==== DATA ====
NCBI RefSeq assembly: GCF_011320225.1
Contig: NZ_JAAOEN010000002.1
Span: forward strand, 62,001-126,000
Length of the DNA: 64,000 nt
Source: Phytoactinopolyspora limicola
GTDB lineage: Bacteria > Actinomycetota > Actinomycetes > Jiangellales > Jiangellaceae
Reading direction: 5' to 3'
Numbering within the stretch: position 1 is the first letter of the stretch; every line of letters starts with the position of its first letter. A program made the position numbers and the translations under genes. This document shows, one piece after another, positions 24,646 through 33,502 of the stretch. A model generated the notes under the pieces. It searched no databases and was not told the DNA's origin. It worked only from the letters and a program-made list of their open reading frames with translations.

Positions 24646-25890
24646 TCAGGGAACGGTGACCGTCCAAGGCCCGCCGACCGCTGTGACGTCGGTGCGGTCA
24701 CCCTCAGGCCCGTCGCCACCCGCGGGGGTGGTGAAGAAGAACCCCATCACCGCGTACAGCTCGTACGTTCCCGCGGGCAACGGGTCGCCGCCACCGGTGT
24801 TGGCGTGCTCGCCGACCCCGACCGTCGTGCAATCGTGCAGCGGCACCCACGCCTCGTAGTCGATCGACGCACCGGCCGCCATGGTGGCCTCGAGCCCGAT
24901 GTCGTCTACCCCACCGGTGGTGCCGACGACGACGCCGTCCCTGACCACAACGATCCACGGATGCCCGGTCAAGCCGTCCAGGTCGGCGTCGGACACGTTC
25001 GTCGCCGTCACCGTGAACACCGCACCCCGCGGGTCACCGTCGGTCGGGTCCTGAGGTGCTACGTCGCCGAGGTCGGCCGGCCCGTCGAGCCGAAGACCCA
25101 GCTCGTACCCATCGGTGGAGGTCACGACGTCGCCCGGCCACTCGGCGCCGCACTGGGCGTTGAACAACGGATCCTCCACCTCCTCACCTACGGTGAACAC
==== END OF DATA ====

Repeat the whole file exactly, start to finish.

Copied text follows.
NCBI RefSeq assembly: GCF_011320225.1
Contig: NZ_JAAOEN010000002.1
Span: forward strand, 62,001-126,000
Length of the DNA: 64,000 nt
Source: Phytoactinopolyspora limicola
GTDB lineage: Bacteria > Actinomycetota > Actinomycetes > Jiangellales > Jiangellaceae
Reading direction: 5' to 3'
Numbering within the stretch: position 1 is the first letter of the stretch; every line of letters starts with the position of its first letter. A program made the position numbers and the translations under genes. This document shows, one piece after another, positions 24,646 through 33,502 of the stretch. A model generated the notes under the pieces. It searched no databases and was not told the DNA's origin. It worked only from the letters and a program-made list of their open reading frames with translations.

Positions 24646-25890
24646 TCAGGGAACGGTGACCGTCCAAGGCCCGCCGACCGCTGTGACGTCGGTGCGGTCA
24701 CCCTCAGGCCCGTCGCCACCCGCGGGGGTGGTGAAGAAGAACCCCATCACCGCGTACAGCTCGTACGTTCCCGCGGGCAACGGGTCGCCGCCACCGGTGT
24801 TGGCGTGCTCGCCGACCCCGACCGTCGTGCAATCGTGCAGCGGCACCCACGCCTCGTAGTCGATCGACGCACCGGCCGCCATGGTGGCCTCGAGCCCGAT
24901 GTCGTCTACCCCACCGGTGGTGCCGACGACGACGCCGTCCCTGACCACAACGATCCACGGATGCCCGGTCAAGCCGTCCAGGTCGGCGTCGGACACGTTC
25001 GTCGCCGTCACCGTGAACACCGCACCCCGCGGGTCACCGTCGGTCGGGTCCTGAGGTGCTACGTCGCCGAGGTCGGCCGGCCCGTCGAGCCGAAGACCCA
25101 GCTCGTACCCATCGGTGGAGGTCACGACGTCGCCCGGCCACTCGGCGCCGCACTGGGCGTTGAACAACGGATCCTCCACCTCCTCACCTACGGTGAACAC